In The Fast and the Furious, Paul Walker played Brian OíConnor, an undercover cop infiltrating L.A.ís street racing community. At the end of the film, he allowed wanted man Dominick (Vin Diesel) to go free, thereby thwarting part of the investigation. The sequel 2 Fast 2 Furious finds OíConnor now off the force and living in exile in Miami. He still races, though, as we discover when he eagerly accepts an invitation from mechanic friend Tej (rapper Ludacris). The cops show up just as the race concludes, and OíConnor is arrested.
Once the police find out who he is, they invite him to take part in a sting operation being conducted in association with the feds. A notorious crime kingpin named Carter Varone (Cole Hauser) with ties to street racing is hiring speed demons to transport laundered money around Florida. They already have an undercover agent named Monica Fuentes (Eva Mendes) sidling up to Varone; now all they need is to have a couple inside drivers to make sure the cash never enters Varoneís hands. OíConnor agrees to help, but only if he can choose his driving partner. That person is Roman Pearce (Tyrese), a childhood friend-turned-adversary who is currently on house arrest.
It takes some convincing to get Roman to help, but the prospect of a clean criminal record does the trick. There is an uneasy alliance between him and OíConnor, which dissipates the longer they work together. They are soon united in their desire to see Varone go down. After proving their skills during a test run, Roman and OíConnor are instructed to drive halfway across Florida, pick up a large bundle of cash, and return it to Varone. Additionally, they must determine whether or not Monica has ďflippedĒ and begun working for Varone instead of against him.
If 2 Fast 2 Furious proves anything, itís that losing Vin Diesel (who refused to take part) didnít kill the movie. Paul Walker holds the screen just fine on his own, and the film should be a boost for Tyreseís acting career. The R&B singer may lack Dieselís intensity, but heís got charisma to burn. Both actors do well within the confines of what is essentially a mindless car chase flick; Tyrese also brings a welcome sense of humor.
As before, there is a car fetish mentality at work here. The automobiles are all suped-up hot rods of various makes and models. The soundtrack buzzes with roaring engines, shifting gears, and squealing tires. Director John Singleton (Boyz N the Hood) continues the original movieís style of shooting the races in an exaggerated, over-the-top manner that is like a jolt of adrenaline to the audience. The words ďfastĒ and ďfuriousĒ are well applied to the racing sequences.
For about 2/3 of 2 Fast 2 Furious, I felt like I was enjoying it about as much as I enjoyed the original. The problems came in the final third. My first (and more ethical) concern was in the portrayal of police. During the grand finale, OíConnor and Roman are chased by a group of Florida cops who donít realize they are working for the feds. The only way to bring Varone down is to somehow elude the police and carry on with the mission. They do this by causing (on multiple occasions) police vehicles to violently crash into each other. Now I know this is not a movie upon which to place a lot of logical expectations, yet I was (slightly) bothered by this anyway. The racers apparently think itís better to put the safety of innocent police officers in jeopardy than to simply nab the bad guy another day.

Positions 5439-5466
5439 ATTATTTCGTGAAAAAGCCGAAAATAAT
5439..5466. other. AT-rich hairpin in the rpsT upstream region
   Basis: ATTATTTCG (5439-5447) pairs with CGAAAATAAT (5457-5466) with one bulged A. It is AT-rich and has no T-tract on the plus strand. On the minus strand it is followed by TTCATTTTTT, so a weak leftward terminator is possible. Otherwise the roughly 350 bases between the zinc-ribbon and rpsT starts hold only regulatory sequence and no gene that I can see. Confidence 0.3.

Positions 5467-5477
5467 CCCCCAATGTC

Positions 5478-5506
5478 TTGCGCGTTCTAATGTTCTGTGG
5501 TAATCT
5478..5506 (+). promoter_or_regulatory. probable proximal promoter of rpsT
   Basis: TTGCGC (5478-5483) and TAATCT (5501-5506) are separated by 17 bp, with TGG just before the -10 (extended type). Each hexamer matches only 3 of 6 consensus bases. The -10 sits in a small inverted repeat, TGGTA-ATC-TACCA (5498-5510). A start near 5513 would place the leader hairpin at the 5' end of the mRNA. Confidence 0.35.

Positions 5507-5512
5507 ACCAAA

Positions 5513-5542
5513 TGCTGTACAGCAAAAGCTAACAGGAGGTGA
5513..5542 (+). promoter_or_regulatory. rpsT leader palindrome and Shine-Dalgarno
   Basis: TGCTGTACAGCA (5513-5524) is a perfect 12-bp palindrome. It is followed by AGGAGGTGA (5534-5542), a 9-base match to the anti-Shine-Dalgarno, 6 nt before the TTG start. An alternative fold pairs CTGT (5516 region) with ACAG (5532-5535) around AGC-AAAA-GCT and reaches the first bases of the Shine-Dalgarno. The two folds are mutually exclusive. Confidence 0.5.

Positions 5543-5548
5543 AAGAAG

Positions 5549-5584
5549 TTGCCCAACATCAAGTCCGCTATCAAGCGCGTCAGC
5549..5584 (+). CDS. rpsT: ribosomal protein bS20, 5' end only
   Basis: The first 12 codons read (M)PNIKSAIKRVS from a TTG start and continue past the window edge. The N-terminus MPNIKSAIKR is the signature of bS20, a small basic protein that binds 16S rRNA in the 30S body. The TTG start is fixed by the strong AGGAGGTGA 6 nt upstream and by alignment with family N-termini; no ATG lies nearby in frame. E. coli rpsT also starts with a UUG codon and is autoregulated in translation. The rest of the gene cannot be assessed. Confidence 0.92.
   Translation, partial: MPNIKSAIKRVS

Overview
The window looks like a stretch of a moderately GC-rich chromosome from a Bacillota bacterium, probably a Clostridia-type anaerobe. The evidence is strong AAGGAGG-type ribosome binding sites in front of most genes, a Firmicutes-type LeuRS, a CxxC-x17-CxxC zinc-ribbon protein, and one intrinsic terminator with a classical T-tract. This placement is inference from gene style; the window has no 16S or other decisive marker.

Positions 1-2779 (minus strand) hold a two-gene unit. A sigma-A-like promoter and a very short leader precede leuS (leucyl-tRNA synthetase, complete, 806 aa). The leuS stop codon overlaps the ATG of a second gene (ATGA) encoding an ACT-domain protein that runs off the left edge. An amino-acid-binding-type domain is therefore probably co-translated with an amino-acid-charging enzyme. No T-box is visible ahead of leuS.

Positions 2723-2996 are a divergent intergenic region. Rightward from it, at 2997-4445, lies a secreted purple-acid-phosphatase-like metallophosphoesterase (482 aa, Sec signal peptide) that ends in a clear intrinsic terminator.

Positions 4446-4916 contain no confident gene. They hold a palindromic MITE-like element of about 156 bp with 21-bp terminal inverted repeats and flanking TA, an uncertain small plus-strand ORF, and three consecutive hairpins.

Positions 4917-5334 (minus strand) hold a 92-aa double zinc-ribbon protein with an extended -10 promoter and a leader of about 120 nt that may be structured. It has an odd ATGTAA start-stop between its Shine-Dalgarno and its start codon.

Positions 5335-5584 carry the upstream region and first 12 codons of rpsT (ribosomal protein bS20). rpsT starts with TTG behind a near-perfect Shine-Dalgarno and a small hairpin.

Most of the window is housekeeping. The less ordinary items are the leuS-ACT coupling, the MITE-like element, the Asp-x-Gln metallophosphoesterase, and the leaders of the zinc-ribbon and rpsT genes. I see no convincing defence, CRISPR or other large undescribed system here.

My other problem is that the ending (pardon the pun) runs out of gas. The original movie held its street racing theme throughout and gave us a final chase scene that was the pinnacle of the film. 2 Fast 2 Furious starts to take its silly crime plot too seriously, thereby abandoning the racing angle. The story ends with a handful of ridiculous stunts and a shootout. What I really wanted was one final, spectacular race like the one that capped the original. Adhering to the street racing theme is what made the first film special; this one ends just like any generic Hollywood action movie. Itís not a horrible ending, just a little below what I expected.
I feel that my star rating of 2 Fast 2 Furious requires some explanation. I do not think this is a bad movie; as I said, I enjoyed most of it. But because of a small objection to the portrayal of cops and a somewhat flawed ending, I ultimately felt the sequel was ever-so-slightly inferior to the original. I gave The Fast and the Furious three stars; since this one is not quite as good, I donít feel itís appropriate to give it the same rating. Therefore, Iím dropping it down half a star, which places it in that nebulous zone of movies over which Iím essentially non-committal. But maybe this isnít a film that benefits much from a star rating. What it really needs is a qualifier, so here goes: Is 2 Fast 2 Furious worth seeing? Well, yes, but only if youíve seen all the better movies (The Italian Job, Finding Nemo, X2) now in release.
( 1/2 out of four)
2 Fast 2 Furious is rated PG-13 for street racing, violence, language and some sensuality. The running time is 1 hour and 45 minutes.
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